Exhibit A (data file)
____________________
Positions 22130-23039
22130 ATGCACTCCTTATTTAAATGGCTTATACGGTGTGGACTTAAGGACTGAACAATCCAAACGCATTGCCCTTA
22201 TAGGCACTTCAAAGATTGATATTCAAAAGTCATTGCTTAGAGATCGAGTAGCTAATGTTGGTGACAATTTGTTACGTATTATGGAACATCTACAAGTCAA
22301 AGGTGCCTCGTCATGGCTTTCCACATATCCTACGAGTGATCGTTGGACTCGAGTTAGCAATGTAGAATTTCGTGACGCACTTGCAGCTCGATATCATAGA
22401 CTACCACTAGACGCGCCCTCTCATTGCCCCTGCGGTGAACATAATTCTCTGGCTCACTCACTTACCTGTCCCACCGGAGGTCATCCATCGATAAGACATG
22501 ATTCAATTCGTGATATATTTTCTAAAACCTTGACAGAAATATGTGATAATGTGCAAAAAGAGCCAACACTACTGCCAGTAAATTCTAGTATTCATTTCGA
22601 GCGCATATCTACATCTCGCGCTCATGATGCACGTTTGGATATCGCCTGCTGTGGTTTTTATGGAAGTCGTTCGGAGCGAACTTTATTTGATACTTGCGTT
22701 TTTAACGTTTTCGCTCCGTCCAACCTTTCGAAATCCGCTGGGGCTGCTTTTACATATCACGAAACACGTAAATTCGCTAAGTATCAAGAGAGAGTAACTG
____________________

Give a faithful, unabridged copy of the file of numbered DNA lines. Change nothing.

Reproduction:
Positions 22130-23039
22130 ATGCACTCCTTATTTAAATGGCTTATACGGTGTGGACTTAAGGACTGAACAATCCAAACGCATTGCCCTTA
22201 TAGGCACTTCAAAGATTGATATTCAAAAGTCATTGCTTAGAGATCGAGTAGCTAATGTTGGTGACAATTTGTTACGTATTATGGAACATCTACAAGTCAA
22301 AGGTGCCTCGTCATGGCTTTCCACATATCCTACGAGTGATCGTTGGACTCGAGTTAGCAATGTAGAATTTCGTGACGCACTTGCAGCTCGATATCATAGA
22401 CTACCACTAGACGCGCCCTCTCATTGCCCCTGCGGTGAACATAATTCTCTGGCTCACTCACTTACCTGTCCCACCGGAGGTCATCCATCGATAAGACATG
22501 ATTCAATTCGTGATATATTTTCTAAAACCTTGACAGAAATATGTGATAATGTGCAAAAAGAGCCAACACTACTGCCAGTAAATTCTAGTATTCATTTCGA
22601 GCGCATATCTACATCTCGCGCTCATGATGCACGTTTGGATATCGCCTGCTGTGGTTTTTATGGAAGTCGTTCGGAGCGAACTTTATTTGATACTTGCGTT
22701 TTTAACGTTTTCGCTCCGTCCAACCTTTCGAAATCCGCTGGGGCTGCTTTTACATATCACGAAACACGTAAATTCGCTAAGTATCAAGAGAGAGTAACTG